Republican U.S. House candidate Patrick Meehan issued a bold announcement to reporters Tuesday: He would reveal "newly uncovered information" that would call into question his Democratic opponent's "fitness for higher office. " But the theatrics of Wednesday's event - in front of the white marble staircase and beneath the painted dome ceiling of the state Capitol - were quickly turned upside-down when Meehan's opponent, State Rep. Bryan Lentz, upstaged him at the microphone, tossing a Meehan campaign sign to the floor.
NEWS
October 17, 2008 | By Mario F. Cattabiani and Angela Couloumbis INQUIRER STAFF WRITERS
For several hours yesterday, the former chief of staff to the highest-ranking Democrat in the Pennsylvania House of Representatives testified before a grand jury investigating whether public dollars were illegally used for campaign purposes. Mike Manzo, the onetime top aide to House Majority Leader Bill DeWeese (D., Greene), appeared before the panel a week after giving explosive testimony in open court implicating his former boss in the scandal known as Bonusgate. Manzo, who is charged in the case and is now cooperating with authorities, declined to discuss what he told the grand jury.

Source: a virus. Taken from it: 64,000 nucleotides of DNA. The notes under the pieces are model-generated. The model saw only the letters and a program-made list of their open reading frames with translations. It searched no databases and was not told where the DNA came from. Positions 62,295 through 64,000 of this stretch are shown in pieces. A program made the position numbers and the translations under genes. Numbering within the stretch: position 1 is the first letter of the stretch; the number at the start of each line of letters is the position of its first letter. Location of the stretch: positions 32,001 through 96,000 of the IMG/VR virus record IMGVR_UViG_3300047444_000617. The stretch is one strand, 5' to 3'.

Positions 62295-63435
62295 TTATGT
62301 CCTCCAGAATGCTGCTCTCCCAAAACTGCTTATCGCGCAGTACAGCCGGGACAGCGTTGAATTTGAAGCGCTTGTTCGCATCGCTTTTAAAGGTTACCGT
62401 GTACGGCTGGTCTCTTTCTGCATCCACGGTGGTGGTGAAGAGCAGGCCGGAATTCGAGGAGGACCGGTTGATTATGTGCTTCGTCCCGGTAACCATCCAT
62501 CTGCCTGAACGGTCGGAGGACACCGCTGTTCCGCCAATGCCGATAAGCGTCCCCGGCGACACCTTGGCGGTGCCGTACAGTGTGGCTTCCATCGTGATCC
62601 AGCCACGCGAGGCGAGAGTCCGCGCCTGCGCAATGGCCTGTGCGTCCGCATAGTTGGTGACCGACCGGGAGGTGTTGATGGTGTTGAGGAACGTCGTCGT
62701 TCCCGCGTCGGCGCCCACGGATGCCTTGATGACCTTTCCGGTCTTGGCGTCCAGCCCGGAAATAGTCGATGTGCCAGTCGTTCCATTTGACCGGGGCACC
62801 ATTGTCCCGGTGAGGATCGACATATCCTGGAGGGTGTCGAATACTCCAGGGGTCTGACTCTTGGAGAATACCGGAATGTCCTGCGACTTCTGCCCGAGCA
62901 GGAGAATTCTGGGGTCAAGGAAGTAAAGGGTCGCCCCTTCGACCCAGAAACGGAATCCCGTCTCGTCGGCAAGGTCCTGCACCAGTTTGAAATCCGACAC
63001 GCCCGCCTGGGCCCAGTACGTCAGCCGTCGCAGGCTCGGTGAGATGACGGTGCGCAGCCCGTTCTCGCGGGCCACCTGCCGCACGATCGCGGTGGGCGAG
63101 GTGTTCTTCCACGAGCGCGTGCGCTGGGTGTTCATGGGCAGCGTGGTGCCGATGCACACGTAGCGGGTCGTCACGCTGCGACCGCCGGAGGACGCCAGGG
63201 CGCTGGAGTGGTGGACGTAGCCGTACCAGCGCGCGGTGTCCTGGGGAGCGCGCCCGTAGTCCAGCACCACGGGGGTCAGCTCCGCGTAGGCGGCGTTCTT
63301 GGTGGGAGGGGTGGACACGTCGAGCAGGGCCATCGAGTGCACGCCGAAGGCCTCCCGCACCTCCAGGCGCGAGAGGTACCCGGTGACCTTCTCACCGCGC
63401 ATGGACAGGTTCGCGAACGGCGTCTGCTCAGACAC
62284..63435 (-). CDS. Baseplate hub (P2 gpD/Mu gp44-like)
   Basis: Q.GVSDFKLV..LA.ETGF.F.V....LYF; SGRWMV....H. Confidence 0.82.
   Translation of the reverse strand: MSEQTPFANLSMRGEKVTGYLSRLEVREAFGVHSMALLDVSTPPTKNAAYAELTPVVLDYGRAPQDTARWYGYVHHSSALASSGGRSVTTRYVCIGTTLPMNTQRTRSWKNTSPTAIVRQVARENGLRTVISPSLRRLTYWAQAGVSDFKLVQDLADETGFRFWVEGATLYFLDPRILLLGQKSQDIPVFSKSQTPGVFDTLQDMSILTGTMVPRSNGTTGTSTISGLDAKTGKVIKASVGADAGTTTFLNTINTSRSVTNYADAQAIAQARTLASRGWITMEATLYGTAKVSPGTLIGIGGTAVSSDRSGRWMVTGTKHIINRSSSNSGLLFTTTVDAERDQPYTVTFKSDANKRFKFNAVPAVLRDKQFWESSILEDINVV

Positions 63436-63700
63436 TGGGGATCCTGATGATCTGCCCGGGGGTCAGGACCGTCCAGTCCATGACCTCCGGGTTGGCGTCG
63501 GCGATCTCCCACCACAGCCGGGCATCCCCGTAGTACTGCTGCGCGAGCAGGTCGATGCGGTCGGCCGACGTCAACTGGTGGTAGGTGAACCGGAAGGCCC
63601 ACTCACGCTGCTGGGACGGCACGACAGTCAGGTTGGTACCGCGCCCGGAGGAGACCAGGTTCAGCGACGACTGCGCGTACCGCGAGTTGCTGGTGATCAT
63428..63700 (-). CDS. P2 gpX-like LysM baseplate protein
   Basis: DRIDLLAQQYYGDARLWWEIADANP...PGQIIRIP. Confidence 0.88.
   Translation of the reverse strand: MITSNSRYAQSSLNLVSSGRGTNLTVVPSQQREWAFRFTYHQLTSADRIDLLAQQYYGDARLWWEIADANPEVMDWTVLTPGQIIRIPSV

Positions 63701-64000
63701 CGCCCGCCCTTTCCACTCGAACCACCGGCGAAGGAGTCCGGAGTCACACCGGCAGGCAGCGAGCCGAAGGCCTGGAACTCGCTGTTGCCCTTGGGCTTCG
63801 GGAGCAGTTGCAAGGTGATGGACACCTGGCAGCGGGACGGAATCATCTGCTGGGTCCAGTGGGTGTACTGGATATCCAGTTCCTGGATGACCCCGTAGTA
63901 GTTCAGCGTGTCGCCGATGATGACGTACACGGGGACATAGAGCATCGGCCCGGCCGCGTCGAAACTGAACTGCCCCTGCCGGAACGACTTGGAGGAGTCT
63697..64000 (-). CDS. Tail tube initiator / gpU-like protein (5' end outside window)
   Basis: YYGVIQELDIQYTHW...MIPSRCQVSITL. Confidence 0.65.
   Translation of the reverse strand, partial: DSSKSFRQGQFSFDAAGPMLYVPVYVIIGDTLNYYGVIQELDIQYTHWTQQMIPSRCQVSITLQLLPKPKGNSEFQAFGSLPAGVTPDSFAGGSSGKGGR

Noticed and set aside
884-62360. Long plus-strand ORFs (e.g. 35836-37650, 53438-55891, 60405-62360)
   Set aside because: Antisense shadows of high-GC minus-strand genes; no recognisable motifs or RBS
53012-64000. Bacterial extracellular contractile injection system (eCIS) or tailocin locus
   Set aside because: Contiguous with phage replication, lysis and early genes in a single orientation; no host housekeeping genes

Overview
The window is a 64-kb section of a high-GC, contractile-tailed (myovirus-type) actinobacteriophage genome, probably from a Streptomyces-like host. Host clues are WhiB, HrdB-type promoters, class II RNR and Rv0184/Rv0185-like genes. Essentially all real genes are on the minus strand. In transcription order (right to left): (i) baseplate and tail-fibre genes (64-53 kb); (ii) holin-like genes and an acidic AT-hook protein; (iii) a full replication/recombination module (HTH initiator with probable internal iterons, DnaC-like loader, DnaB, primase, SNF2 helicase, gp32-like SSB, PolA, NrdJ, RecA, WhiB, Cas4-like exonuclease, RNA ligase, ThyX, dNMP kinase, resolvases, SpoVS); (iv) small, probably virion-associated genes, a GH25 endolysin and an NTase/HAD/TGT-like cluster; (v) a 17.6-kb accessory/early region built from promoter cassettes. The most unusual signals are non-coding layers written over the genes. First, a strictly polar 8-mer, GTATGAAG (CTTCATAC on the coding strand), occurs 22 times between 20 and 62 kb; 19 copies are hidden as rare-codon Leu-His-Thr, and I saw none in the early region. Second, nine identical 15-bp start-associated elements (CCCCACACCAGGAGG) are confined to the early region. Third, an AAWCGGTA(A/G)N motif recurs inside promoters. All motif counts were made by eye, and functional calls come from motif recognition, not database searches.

NEWS
December 24, 2009 | By Tom Infield and Mario F. Cattabiani INQUIRER STAFF WRITERS
It was sometime in the spring of 2007. Harrisburg Democrats had just learned of the criminal investigation that would become known as Bonusgate. As one of them later testified to a grand jury, staff members of Rep. Todd Eachus, then the Democratic policy chairman, became worried about the lawfulness of political work they were doing on state time. John Paul Jones recalled fellow staff member Rachel Manzo's saying that maybe they needed to be a little more discreet. Thus, Jones said, he stopped doing political chores in Eachus' office on the first floor of the Capitol, where there were "a lot of eyes.